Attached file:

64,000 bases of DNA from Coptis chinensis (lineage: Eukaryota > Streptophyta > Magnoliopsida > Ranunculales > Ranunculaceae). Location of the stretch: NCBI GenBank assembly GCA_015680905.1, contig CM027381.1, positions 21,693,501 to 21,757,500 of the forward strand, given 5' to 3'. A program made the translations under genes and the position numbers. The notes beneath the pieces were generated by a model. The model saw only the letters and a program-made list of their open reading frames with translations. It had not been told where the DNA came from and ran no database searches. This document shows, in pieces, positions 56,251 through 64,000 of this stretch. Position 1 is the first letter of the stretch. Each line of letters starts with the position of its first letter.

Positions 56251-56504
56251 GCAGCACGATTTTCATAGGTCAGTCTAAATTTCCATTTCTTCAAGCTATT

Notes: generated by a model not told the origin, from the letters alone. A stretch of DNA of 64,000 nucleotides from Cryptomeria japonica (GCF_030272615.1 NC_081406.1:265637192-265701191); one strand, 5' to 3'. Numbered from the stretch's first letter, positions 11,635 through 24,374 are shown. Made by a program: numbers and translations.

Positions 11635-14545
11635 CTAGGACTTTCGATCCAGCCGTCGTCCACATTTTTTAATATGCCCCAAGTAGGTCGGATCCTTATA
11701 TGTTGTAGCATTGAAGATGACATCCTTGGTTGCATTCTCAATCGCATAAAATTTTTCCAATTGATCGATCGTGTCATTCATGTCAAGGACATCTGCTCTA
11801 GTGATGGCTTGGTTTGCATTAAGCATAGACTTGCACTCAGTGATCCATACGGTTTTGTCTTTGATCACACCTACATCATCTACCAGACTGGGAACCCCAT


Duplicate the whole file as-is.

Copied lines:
64,000 bases of DNA from Coptis chinensis (lineage: Eukaryota > Streptophyta > Magnoliopsida > Ranunculales > Ranunculaceae). Location of the stretch: NCBI GenBank assembly GCA_015680905.1, contig CM027381.1, positions 21,693,501 to 21,757,500 of the forward strand, given 5' to 3'. A program made the translations under genes and the position numbers. The notes beneath the pieces were generated by a model. The model saw only the letters and a program-made list of their open reading frames with translations. It had not been told where the DNA came from and ran no database searches. This document shows, in pieces, positions 56,251 through 64,000 of this stretch. Position 1 is the first letter of the stretch. Each line of letters starts with the position of its first letter.

Positions 56251-56504
56251 GCAGCACGATTTTCATAGGTCAGTCTAAATTTCCATTTCTTCAAGCTATT

Notes: generated by a model not told the origin, from the letters alone. A stretch of DNA of 64,000 nucleotides from Cryptomeria japonica (GCF_030272615.1 NC_081406.1:265637192-265701191); one strand, 5' to 3'. Numbered from the stretch's first letter, positions 11,635 through 24,374 are shown. Made by a program: numbers and translations.

Positions 11635-14545
11635 CTAGGACTTTCGATCCAGCCGTCGTCCACATTTTTTAATATGCCCCAAGTAGGTCGGATCCTTATA
11701 TGTTGTAGCATTGAAGATGACATCCTTGGTTGCATTCTCAATCGCATAAAATTTTTCCAATTGATCGATCGTGTCATTCATGTCAAGGACATCTGCTCTA
11801 GTGATGGCTTGGTTTGCATTAAGCATAGACTTGCACTCAGTGATCCATACGGTTTTGTCTTTGATCACACCTACATCATCTACCAGACTGGGAACCCCAT